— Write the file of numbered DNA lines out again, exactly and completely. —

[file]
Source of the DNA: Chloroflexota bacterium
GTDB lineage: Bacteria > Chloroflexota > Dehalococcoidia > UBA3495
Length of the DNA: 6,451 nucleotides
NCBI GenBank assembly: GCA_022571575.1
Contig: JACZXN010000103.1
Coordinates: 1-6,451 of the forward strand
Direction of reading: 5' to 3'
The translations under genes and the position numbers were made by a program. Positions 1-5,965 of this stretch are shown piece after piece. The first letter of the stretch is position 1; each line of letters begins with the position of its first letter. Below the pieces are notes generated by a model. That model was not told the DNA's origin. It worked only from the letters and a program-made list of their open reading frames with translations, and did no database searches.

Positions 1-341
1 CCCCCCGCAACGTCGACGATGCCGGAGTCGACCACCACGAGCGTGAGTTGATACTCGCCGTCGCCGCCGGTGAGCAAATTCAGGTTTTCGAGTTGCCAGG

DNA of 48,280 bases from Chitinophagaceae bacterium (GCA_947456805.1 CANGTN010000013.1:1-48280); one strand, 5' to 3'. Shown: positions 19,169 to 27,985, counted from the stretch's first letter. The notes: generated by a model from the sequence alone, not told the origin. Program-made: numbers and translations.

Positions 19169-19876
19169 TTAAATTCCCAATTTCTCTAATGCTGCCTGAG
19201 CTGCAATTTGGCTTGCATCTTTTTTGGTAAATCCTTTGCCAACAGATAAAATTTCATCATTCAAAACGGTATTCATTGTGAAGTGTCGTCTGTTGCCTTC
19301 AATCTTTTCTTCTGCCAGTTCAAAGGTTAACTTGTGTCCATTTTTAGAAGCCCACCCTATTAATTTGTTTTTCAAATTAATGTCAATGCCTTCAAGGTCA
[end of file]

Source of the DNA: Chloroflexota bacterium
GTDB lineage: Bacteria > Chloroflexota > Dehalococcoidia > UBA3495
Length of the DNA: 6,451 nucleotides
NCBI GenBank assembly: GCA_022571575.1
Contig: JACZXN010000103.1
Coordinates: 1-6,451 of the forward strand
Direction of reading: 5' to 3'
The translations under genes and the position numbers were made by a program. Positions 1-5,965 of this stretch are shown piece after piece. The first letter of the stretch is position 1; each line of letters begins with the position of its first letter. Below the pieces are notes generated by a model. That model was not told the DNA's origin. It worked only from the letters and a program-made list of their open reading frames with translations, and did no database searches.

Positions 1-341
1 CCCCCCGCAACGTCGACGATGCCGGAGTCGACCACCACGAGCGTGAGTTGATACTCGCCGTCGCCGCCGGTGAGCAAATTCAGGTTTTCGAGTTGCCAGG

DNA of 48,280 bases from Chitinophagaceae bacterium (GCA_947456805.1 CANGTN010000013.1:1-48280); one strand, 5' to 3'. Shown: positions 19,169 to 27,985, counted from the stretch's first letter. The notes: generated by a model from the sequence alone, not told the origin. Program-made: numbers and translations.

Positions 19169-19876
19169 TTAAATTCCCAATTTCTCTAATGCTGCCTGAG
19201 CTGCAATTTGGCTTGCATCTTTTTTGGTAAATCCTTTGCCAACAGATAAAATTTCATCATTCAAAACGGTATTCATTGTGAAGTGTCGTCTGTTGCCTTC
19301 AATCTTTTCTTCTGCCAGTTCAAAGGTTAACTTGTGTCCATTTTTAGAAGCCCACCCTATTAATTTGTTTTTCAAATTAATGTCAATGCCTTCAAGGTCA